Misunderstood student artist paints with past influences and contemporary issues

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Misunderstood student artist paints with past influences and contemporary issues

Photo courtesy of Avia Rose Ramm

Photo courtesy of Avia Rose Ramm

Photo courtesy of Avia Rose Ramm

by Johann Derek Oribello, Senior Staff Writer

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Inspired by the Renaissance and Baroque periods, artist and studio arts senior Avia Rose Ramm looks to combine the style of these historical times in a more modern setting while dealing with contemporary issues.

Her paintings tackle prevalent issues many teenagers and young adults deal and struggle with today. With a religious touch, as well as taking elements from past artists, her work embraces vulnerability in even the darkest moments of life. 

“I like paint inspired by Renaissance and Baroque style,” Ramm said. “I just paint it in their style with contemporary issues that deal with mainly abuse and mental health. I was (also) raised religious so that has a big impact on me in my work.”

She said she primarily utilizes painting as a creative outlet and coping method, but over time she found a communal aspect in showcasing her art to the world. 

“It’s just a coping thing that I do for myself, and I noticed over the years people tell me that my work is honest and raw,” Ramm said. “I thought I was alone but then people felt the same way so that’s the inspiration.”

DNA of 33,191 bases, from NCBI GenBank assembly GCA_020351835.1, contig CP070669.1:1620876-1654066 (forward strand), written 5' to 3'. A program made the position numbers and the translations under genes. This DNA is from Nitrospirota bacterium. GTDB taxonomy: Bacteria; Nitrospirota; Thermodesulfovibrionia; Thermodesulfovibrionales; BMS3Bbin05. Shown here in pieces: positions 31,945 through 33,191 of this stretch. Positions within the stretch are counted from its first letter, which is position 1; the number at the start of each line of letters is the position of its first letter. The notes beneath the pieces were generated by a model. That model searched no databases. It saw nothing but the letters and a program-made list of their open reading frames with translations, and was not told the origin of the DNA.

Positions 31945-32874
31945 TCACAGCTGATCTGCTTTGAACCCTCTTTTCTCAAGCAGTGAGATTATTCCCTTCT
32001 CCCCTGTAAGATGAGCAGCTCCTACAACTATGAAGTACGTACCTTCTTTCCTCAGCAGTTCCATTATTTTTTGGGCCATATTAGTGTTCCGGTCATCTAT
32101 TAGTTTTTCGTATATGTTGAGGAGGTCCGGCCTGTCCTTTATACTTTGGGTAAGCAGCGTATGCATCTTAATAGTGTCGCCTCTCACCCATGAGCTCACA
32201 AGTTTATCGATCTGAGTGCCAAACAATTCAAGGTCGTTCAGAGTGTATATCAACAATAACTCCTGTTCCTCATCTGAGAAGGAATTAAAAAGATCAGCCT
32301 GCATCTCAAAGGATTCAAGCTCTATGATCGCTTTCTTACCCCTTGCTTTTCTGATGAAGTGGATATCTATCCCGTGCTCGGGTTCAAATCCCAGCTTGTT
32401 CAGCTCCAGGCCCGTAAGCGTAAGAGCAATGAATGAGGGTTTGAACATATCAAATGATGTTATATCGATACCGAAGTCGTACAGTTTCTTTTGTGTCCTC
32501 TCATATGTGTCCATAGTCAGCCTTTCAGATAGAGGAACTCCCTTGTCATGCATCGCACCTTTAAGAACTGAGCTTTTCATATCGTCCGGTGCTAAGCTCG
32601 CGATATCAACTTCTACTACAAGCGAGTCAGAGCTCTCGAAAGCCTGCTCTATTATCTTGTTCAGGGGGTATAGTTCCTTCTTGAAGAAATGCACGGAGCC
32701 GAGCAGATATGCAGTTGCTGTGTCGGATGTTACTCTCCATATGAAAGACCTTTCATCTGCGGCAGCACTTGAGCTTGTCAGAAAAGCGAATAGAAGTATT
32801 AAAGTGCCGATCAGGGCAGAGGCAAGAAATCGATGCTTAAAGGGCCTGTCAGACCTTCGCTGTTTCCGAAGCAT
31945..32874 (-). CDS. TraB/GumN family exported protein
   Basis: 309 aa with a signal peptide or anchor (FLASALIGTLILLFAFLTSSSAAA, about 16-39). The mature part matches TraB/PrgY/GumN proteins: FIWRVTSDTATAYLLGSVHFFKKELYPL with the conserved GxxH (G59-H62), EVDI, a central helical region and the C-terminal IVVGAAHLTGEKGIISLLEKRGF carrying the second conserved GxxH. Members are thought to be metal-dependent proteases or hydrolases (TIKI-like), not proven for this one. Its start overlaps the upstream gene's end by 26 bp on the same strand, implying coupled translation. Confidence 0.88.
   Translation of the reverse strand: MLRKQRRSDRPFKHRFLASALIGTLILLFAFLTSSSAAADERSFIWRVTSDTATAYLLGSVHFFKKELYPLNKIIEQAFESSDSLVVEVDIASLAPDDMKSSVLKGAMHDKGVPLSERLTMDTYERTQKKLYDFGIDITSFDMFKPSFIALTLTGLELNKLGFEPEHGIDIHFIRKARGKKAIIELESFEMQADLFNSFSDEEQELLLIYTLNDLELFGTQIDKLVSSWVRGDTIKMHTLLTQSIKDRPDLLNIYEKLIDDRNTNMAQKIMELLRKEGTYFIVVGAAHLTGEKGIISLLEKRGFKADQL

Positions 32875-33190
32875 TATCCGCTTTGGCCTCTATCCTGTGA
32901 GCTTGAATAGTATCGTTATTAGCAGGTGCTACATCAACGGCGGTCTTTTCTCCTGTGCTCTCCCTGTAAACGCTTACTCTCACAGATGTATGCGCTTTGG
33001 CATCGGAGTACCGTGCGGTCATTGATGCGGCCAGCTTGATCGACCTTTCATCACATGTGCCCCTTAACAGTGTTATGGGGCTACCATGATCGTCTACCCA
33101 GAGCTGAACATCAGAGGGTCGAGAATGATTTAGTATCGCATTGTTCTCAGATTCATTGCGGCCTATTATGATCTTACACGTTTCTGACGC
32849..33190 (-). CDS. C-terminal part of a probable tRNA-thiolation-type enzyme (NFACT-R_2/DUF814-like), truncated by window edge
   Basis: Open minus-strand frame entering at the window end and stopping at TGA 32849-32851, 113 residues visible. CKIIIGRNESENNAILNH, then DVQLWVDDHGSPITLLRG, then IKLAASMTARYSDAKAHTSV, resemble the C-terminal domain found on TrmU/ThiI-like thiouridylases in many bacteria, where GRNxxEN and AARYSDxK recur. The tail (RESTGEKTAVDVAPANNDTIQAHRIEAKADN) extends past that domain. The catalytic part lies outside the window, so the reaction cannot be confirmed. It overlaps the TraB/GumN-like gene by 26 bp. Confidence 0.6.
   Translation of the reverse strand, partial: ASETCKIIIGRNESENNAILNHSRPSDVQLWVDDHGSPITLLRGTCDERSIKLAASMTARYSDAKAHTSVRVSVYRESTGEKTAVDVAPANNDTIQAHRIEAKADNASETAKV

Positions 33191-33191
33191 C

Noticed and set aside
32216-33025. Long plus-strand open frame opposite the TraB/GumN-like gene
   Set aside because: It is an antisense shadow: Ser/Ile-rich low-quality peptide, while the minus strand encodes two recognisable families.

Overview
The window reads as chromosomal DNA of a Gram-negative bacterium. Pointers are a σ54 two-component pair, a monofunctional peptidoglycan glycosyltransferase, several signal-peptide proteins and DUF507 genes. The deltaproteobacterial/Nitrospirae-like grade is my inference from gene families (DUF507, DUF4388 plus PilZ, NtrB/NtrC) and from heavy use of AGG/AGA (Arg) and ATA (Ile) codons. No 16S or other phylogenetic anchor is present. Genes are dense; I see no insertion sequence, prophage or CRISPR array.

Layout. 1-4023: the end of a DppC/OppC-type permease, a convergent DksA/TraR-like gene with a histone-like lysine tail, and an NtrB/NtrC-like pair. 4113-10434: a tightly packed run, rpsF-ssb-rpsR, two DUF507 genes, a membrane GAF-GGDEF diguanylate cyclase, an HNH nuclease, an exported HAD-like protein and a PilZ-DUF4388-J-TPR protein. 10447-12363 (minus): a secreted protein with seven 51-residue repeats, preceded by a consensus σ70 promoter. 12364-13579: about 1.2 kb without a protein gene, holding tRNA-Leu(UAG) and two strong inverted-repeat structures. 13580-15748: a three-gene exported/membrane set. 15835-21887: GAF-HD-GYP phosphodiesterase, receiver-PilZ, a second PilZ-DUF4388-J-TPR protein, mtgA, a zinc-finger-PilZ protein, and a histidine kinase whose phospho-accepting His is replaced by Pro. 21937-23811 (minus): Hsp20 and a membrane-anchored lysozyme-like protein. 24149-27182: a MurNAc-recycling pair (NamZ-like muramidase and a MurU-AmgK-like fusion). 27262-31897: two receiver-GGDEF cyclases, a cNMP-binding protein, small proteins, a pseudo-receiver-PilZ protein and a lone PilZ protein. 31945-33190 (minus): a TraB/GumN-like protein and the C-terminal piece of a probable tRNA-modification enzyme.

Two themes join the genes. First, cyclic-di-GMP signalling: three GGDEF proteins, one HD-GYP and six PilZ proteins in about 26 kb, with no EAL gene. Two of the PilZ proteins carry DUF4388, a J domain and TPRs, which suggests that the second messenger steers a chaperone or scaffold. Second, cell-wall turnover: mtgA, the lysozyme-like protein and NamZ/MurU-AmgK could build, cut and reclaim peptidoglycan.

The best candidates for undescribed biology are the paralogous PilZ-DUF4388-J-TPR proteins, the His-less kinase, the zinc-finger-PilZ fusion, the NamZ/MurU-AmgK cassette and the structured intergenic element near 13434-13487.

She first took an interest in Renaissance and Baroque style paintings in one of her art classes where she had to do a presentation on the painter who helped influence the Baroque period. 

“I had to do a presentation on this painter called Caravaggio who is like the main baroque painter and then I just kind of got obsessed with it,” Ramm said.

Because the raw nature of her art features a lot of nudity and touches on heavy subjects, many local art galleries and outlets refuse to showcase her paintings or work with her. Nevertheless, she finds comfort in the local underground art scene, and she said she prefers it over larger galleries. 

“I feel like San Diego has a really good underground DIY art scene that I really like,” Ramm said. “It’s a lot more close-knit (compared to) the stereotypical (perception of) the art world like New York or L.A., which I’m not a fan of.”

Living in San Diego all her life, Ramm said she wishes to move away sometime in the future to further pursue her artistic endeavors. 

“I want to take an artist residency and move somewhere else since I’ve been here forever (in San Diego),” Ramm said. “New York sounds fun but I feel like I should baby-step my way there. I went there over the summer and it was really inspiring artistically.”

Her advice to aspiring painters and artists is to spend time practicing your craft. She said putting in hard work is the most important aspect in developing your artistic abilities to their full potential. 

“Practice makes perfect,” Ramm said. “But my mom always says ‘You’re so blessed with your talent’ and I’m like ‘No, I spent my whole high school career practicing this and at school I spend 12 hours a day in the studio.’ You have to work for it.”

When not working on school assignments, she takes painting commissions on the side. Those who are interested can contact and find the rest of her work on her website at aviaroseramm.com. 

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